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Cancer Research Symposium Gives Early Career Faculty Opportunity to Present Work


Cancer Research Symposium

Cancer Research Symposium
Photo by: UTGSM

On September 17, 2014, the Cancer Community of Scholars hosted a Cancer Research Symposium for Early Career/Assistant Professors at the Wood Auditorium, UT Medical Center. Sponsored by the Community of Scholars including the University of Tennessee, Knoxville Office of Research and Engagement, the College of Veterinary Medicine, the University of Tennessee Graduate School of Medicine and the University of Tennessee Medical Center Cancer Center of Excellence, the symposium provided an opportunity for early career professors to present their work in progress and receive feedback on new ideas for future projects. It also allowed the assistant professors an opportunity to learn more about an avenue for applying for pilot project funding from a proposed American Cancer Society (ACS) Institutional Research Grant (IRG) proposal.

Cancer Research Symposium Photo by UTGSM

Cancer Research Symposium
Photo by UTGSM

There were over 30 attendees including senior researchers, members of the medical community, members of the American Cancer Society and early researchers presenting their papers. The presentations were limited to ten minutes and grouped into categories of basic science, medical, clinical, imaging, social science, public policy, engineering, molecular biology, and Veterinary Medicine.  Subjects included research in pHLIPs, cytokinesis, geographic disparities in access to hospice care amongst children with cancer, sensor platforms for cancer diagnosis, seperase in cell division, oxidative function in cancer colonocytes, motion correction in PET CT imaging for cancer, the relationship between obesity and breast cancer, documentation of geographic and surveillance colonoscopies amongst colorectal cancer survivors and the role of nutrition and cancer treatment and prevention.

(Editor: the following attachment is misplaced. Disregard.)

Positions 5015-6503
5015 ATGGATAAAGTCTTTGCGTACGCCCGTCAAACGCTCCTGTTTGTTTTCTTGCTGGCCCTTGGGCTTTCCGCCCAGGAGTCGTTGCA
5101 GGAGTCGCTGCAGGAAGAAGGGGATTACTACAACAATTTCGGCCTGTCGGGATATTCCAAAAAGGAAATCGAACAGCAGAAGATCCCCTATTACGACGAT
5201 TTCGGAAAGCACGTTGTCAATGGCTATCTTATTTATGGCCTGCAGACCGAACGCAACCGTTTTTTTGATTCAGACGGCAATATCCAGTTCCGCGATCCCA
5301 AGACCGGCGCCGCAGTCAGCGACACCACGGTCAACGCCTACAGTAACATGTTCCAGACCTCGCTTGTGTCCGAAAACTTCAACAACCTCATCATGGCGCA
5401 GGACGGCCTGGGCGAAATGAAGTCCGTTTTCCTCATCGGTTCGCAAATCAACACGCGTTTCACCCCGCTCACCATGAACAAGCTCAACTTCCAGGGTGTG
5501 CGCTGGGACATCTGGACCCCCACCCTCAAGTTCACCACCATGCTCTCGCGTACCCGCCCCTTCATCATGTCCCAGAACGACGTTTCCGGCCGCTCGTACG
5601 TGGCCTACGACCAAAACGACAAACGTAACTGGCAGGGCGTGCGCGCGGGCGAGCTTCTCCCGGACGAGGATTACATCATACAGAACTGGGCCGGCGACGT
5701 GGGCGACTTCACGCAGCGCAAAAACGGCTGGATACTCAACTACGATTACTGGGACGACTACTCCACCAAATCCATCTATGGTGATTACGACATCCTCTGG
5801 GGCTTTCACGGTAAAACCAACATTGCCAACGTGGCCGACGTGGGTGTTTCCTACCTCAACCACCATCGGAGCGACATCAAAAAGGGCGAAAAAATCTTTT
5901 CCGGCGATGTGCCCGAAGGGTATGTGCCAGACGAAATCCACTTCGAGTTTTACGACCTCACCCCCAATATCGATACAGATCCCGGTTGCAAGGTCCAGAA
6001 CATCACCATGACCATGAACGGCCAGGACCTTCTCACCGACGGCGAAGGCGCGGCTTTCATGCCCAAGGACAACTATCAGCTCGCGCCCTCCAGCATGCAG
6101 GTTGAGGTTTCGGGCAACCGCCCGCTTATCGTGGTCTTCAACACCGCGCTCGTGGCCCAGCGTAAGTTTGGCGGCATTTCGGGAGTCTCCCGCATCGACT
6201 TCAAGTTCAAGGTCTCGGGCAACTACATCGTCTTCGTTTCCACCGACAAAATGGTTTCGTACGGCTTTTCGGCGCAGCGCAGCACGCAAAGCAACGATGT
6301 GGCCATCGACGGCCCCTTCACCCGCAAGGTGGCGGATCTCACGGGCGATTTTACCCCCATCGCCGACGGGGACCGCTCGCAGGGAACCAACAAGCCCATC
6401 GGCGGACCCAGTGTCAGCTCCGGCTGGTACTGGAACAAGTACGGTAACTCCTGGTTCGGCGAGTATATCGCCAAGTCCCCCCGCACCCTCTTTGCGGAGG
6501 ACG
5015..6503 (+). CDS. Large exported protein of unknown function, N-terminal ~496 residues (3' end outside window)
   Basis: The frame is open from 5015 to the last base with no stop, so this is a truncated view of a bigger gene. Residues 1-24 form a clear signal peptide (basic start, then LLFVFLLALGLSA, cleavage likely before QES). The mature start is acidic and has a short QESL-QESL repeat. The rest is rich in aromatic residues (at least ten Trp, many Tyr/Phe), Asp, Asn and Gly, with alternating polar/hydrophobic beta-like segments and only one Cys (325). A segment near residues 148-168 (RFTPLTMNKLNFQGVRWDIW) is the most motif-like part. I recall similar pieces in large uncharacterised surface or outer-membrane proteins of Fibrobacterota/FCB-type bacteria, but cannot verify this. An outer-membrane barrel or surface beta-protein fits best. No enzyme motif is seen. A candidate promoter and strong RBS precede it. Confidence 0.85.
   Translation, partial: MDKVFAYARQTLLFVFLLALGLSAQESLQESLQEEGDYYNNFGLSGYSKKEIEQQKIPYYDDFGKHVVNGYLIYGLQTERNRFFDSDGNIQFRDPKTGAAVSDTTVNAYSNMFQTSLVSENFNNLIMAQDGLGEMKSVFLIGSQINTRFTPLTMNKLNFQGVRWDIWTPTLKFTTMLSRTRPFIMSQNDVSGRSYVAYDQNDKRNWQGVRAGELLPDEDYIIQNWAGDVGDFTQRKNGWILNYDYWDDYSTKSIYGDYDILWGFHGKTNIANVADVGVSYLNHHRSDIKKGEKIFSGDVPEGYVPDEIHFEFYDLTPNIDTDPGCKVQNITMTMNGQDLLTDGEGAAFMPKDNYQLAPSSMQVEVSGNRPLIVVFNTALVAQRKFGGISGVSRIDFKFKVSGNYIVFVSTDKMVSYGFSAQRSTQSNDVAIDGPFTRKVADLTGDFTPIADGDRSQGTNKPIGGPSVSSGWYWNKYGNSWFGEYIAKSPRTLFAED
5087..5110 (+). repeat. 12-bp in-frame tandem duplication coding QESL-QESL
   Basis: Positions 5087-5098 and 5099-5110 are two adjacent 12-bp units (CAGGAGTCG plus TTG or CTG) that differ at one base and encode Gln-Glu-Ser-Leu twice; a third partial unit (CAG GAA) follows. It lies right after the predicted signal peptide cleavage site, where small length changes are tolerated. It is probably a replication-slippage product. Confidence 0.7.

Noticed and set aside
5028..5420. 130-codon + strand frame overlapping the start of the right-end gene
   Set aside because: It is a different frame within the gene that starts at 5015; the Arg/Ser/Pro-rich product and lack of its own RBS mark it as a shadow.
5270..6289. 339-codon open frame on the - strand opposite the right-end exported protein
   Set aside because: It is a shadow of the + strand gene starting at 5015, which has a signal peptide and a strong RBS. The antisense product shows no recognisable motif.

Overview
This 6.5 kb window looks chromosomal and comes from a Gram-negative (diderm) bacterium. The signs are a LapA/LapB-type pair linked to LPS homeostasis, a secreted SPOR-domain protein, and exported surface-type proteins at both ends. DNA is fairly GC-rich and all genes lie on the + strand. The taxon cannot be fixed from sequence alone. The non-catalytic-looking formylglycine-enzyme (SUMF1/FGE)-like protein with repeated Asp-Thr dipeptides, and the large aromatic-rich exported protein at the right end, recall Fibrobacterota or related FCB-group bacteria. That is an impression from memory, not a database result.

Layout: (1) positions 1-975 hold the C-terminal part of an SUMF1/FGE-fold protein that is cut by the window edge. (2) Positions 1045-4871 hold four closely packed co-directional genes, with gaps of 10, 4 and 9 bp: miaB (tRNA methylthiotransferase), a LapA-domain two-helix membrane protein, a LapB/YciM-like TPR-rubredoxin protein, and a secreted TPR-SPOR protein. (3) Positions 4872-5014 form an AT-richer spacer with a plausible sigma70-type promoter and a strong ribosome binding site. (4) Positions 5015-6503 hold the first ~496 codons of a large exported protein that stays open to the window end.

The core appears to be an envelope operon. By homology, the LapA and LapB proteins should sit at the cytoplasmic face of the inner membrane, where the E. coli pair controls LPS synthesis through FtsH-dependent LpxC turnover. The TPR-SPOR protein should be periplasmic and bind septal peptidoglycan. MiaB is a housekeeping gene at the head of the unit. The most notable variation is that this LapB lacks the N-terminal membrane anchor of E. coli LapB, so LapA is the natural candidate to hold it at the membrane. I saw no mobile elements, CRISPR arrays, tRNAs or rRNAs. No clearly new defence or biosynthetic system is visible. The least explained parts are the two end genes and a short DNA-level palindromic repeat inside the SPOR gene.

Senior cancer researchers attended to access the clarity and feasibility of the research objectives, and provide guidance on developing a competitive proposal for the anticipated IRG pilot funds. The senior researchers have been asked to serve as mentors for the early stage investigators in cancer-related research and assist in the review of pilot projects if the University of Tennessee is awarded the ACS IRG grant.

The Cancer Community of Scholars (CCoS) is an avenue by which UT faculty who are interested in cancer research may meet. This Community of Scholars is comprised of faculty from UT’s Colleges of Arts & Sciences, Engineering, Nursing, Social Work, Communications, and Education Health & Human Sciences, Veterinary Medicine (UT Institute of Agriculture) and UT Medical Center (UT Health Science Center).

The CCoS serves as a catalyst for the application for institutional grants. Work is currently underway to apply for an NIH R25 Cancer Education Grant. This grant will offer students interested in cancer research the opportunity to get first-hand experience. Students will witness the different stages that an oncological patient travels at the UT Medical Center, as well as how cancer diagnostics and treatment is conducted.